When you purchase a complete replacement engine (including electrics) for $70 - $100, you're not getting worlds best technology; you're not getting a titanium bearing carrier; you're not getting the best metallurgy for the needle rollers; you're not getting the best case hardening process for the needle rollers; you're not getting cutting edge surface coating technology and you are not paying serious money for the needle roller bearings.


    The standard CDI may only have a small effect on your top speed figures, as when i went from the standard CDI to the Jaguar CDI, i didn't notice any meaningful increase in peak power (on my completely standard engine) but it seemed to run with a less aggressive level of vibration. In some ways the engine felt like it had less power but the speedo does not lie.

    At the end of the day, the only difference between my current engine and the 7 previous engines is the Jaguar CDI and reed valve intake.
    My current engine has more than 10 times the distance on it than each of the previous engines - i'm inclined to believe that the ignition curve has a heck of a lot to do with it.
     
  16. lazylightning@mail.r

    lazylightning@mail.r Active Member

    Oh yeah! For sure with the Jaguar cdi. I'm still going to try to find a proper two stroke moped cdi here in Russia because of the long distance shipping and all. But I would get one of the Jaguar cdi's for sure. I think it's proven it's importance.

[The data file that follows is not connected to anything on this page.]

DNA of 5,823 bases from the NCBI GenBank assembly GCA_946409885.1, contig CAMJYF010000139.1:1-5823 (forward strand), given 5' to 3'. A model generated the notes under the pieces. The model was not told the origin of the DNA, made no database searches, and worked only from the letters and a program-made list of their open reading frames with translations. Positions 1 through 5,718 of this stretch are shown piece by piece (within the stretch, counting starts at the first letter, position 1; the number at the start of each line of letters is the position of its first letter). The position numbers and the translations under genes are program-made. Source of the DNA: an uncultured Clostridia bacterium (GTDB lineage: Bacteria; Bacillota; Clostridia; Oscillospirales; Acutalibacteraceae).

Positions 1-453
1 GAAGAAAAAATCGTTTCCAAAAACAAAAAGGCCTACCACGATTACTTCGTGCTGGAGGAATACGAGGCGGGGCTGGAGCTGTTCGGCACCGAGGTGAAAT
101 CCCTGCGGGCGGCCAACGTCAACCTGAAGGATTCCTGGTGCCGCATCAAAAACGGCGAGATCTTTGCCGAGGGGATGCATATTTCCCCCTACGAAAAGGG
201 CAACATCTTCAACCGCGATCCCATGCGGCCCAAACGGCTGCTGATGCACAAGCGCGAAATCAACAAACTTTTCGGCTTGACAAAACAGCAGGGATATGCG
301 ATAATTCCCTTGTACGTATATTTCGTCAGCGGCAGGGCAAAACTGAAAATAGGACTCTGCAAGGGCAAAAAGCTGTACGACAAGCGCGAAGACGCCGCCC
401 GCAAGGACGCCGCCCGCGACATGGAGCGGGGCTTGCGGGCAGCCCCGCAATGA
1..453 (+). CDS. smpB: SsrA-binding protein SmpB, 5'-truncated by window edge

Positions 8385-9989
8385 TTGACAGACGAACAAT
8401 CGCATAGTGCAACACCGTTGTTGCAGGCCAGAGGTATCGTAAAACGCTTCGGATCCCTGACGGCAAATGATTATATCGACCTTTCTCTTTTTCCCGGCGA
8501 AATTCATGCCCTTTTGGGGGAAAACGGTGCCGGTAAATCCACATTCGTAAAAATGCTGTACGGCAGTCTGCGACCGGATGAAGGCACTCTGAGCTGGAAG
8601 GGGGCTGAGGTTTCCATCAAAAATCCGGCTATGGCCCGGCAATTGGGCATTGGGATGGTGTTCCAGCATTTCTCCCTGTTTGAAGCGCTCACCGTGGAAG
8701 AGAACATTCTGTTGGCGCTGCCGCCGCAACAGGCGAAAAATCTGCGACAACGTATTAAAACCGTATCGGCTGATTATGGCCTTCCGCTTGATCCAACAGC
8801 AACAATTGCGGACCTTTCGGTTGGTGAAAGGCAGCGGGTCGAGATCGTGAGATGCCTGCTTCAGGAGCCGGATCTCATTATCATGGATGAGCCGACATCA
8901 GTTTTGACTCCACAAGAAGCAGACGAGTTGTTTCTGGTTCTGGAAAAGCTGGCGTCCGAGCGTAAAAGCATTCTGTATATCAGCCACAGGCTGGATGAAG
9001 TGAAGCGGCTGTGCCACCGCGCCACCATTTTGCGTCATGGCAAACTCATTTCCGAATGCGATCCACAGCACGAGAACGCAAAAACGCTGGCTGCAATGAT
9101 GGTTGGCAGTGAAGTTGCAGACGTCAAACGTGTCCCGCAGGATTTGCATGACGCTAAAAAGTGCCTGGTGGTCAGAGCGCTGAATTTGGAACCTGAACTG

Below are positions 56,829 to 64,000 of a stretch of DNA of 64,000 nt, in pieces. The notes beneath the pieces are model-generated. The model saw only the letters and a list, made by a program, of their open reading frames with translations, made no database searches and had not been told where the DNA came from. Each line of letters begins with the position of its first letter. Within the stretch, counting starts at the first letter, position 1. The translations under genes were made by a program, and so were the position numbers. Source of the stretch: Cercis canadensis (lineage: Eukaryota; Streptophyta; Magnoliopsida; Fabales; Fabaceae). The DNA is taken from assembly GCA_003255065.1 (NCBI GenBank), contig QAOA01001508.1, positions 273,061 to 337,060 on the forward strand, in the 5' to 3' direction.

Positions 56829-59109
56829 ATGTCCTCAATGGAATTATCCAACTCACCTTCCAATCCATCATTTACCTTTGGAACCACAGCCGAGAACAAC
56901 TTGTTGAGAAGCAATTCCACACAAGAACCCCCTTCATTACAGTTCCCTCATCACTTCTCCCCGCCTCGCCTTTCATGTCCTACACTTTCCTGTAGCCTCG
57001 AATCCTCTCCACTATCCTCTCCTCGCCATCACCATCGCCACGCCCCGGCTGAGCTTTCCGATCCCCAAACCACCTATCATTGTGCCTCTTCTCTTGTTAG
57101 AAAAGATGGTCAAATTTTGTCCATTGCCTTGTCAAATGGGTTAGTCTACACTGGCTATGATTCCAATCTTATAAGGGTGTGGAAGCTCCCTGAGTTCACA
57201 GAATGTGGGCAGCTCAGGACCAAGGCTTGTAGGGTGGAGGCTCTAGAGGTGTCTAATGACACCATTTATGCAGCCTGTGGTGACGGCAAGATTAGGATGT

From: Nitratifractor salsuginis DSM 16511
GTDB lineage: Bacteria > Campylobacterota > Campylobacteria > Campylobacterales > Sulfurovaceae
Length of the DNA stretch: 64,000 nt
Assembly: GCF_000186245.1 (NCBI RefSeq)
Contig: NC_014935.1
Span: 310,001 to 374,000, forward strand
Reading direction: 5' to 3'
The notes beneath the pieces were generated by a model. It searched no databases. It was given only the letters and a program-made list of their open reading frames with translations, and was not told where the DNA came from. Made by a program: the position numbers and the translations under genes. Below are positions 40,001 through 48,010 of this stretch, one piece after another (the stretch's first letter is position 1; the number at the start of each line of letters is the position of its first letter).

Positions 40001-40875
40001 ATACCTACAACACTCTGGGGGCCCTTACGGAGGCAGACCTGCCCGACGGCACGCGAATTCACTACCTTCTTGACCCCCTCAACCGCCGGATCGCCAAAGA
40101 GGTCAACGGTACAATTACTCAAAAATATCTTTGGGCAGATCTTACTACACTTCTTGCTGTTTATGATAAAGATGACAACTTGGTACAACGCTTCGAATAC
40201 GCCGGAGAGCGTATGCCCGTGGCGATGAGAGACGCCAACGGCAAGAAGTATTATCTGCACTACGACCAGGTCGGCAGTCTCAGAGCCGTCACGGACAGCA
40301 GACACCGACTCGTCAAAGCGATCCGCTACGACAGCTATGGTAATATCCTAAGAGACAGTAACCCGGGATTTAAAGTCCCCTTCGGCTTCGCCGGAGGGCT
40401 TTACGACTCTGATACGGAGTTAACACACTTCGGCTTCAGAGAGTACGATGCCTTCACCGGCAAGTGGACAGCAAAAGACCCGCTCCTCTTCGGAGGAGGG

BTW, I paid about $270 for my engine kit.
     
  17. Fabian

    Fabian Well-Known Member

    I paid $250 for my engine kit in Australia
     
  18. FelipeCobu

    FelipeCobu Member

    Hi Fabian,

    Both my engines came without a "caged" bearing. Instead it comes with needles between the rod and the pin (big end of the rod), someone here at the forum told me its more reliable then the bearings perhaps it can be a be a cheap solution. If my memory serves me well they are 2.5 x 10 mm (diameter x length) rollers.
     
  19. Fabian

    Fabian Well-Known Member

    The non caged, otherwise known as a crowded roller bearing assembly is the best solution, especially given that the standard CDI uses a 4-stroke igntion curve which causes detonation and hammers the connecting rod bearings.
    I happen to know that bicycle engines manufactured at the Nantong Jali factory in China are assembled with a crowded needle roller bearing setup.

    From what i understand, most manufacturers have converted to this method.
     
  20. lazylightning@mail.r

    lazylightning@mail.r Active Member

    I think mine is crowded roller too. I was getting alot of power and getting the max out of it with a stock cdi though.
     
Loading...